Every person has a right to train, to find employment, to work. In Asia, many disabled persons cannot get employment simply because of their disability. They must revert to begging or live from charity. These times are changing and already many countries have recognized the right to equal treatment and opportunity. Although a written law is not necessarily an enforced law, it is a beginning towards social change and integration through full participation of persons with disabilities or rather, for persons with abilities.
Niche markets should be identified so as to reduce competition from already existing demands. One example may be the cultivation of naturally grown fruits and vegetables; grown without chemicals. There is increasing demand for such products. Other possibilities may be in plants offering medicinal properties such as special types of mushroom, or some aromatic plants for the making of essential oils. Markets should be studied, and feasibility studies made. The needs and opportunities will differ from one country to another. Specific country trends can be found in the conclusions of the Mekong country reports.
Integrating disabled persons, using already existing cooperatives, remains the fastest and probably the most feasible way for the disabled to participate in community life. After needs and markets have been studied and identified and training programmes set into place, social awareness and specific adaptations must be made to allow full participation of any disabled person interested in joining the cooperative or labour organization. Marketing strategies need to be developed as to render not only feasible but self-sufficient results of the activities.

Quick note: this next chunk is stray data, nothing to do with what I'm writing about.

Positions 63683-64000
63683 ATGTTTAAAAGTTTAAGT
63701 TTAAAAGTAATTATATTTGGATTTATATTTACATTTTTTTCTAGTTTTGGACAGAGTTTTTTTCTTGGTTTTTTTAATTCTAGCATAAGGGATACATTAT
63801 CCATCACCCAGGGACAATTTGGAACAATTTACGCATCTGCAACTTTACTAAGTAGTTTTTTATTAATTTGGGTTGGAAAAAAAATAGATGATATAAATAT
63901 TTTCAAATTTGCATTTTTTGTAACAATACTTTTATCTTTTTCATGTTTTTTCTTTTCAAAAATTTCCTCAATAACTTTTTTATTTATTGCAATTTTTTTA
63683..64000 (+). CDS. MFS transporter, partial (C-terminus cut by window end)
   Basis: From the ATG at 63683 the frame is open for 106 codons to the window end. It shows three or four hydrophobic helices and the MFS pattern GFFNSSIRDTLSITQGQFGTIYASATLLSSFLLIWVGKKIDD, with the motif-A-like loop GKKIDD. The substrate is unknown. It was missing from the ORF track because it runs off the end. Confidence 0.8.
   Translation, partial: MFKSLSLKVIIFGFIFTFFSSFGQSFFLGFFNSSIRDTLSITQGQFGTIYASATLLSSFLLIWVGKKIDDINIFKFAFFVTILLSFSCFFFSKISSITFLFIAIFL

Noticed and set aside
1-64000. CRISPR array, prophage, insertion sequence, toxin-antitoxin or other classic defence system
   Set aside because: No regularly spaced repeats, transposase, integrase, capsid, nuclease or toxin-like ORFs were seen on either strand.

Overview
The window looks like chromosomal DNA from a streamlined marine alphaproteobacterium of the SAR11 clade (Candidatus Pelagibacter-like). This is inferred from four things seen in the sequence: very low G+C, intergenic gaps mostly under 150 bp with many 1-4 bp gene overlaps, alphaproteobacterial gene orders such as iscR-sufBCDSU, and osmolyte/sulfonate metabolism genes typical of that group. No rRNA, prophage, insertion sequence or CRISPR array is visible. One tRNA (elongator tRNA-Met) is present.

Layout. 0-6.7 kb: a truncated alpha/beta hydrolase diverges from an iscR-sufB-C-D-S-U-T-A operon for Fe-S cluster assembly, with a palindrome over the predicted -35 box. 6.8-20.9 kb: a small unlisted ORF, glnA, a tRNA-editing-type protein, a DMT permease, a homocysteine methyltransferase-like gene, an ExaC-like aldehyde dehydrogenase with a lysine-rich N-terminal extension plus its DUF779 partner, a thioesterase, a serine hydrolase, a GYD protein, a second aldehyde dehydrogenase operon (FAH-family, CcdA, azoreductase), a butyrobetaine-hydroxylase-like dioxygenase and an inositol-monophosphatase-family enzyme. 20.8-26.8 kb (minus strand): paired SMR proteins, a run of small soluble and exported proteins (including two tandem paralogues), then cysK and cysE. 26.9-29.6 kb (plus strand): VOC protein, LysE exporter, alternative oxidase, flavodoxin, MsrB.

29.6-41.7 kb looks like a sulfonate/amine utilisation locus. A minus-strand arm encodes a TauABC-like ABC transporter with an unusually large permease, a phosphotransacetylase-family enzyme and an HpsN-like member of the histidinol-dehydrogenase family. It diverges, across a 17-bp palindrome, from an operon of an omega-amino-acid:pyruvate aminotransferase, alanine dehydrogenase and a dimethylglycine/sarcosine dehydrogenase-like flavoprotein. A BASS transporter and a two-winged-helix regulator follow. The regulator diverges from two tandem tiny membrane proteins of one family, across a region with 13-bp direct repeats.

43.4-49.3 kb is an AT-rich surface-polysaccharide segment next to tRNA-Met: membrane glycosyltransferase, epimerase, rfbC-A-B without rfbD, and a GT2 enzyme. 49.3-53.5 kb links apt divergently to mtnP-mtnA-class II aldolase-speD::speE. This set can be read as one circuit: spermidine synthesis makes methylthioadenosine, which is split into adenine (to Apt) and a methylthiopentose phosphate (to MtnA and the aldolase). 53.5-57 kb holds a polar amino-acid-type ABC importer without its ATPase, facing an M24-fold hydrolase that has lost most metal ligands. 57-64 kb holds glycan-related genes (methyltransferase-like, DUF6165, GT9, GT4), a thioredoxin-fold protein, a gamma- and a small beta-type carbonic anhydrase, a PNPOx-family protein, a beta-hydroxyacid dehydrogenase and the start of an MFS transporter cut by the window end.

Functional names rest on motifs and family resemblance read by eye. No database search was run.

Self-employment is one solution however not all people, disabled or not, are capable of conducting business. In the case of the mentally disabled, it is difficult if at all possible, because of their limited intellectual capabilities. They may need someone to guide them and to protect their interest. However, those persons with physical disabilities, may well set up their own business, as could anyone else without any disability. They are no less or more capable of being successful in business.
There are a number of income generating possibilities and alternatives within agriculture, agro-processing and natural resources. Determination of contingencies such as the type of disabilities and abilities must first be determined.
|Agriculture||Animal husbandry and related activities||Forestry, fisheries and natural resources||Others|
|Betel leaves||Animal raising||Aquaculture||Basketry|
|Caring of plants and flowers||Care of buffaloes||Broom production||Bicycle repair|
|Corporate plant care||Cattle raising||Crab farming||Clock/watch repair|
|Crop cultivation||Chicken raising||Fishing - catfish from river||Clothing production|
|Cut flowers||Cow/buffalo raising||Frog raising||Distribution|
|Farming||Cow raising||Handicraft from palm trees||Driver|
|Field crops||Duck and chicken rearing||Hat making from forest and natural products||Electrical repair|
|Growing plants||Duck and chicken rearing for eggs||Mussels farming||Farm machinery repair|
|Rattan furniture making||Flower making|
|Growing trees||Feeding chickens||Shrimp farming||Hair dressing / barber|
|Growing vegetables||Livestock||Turtles shell less||Handicrafts|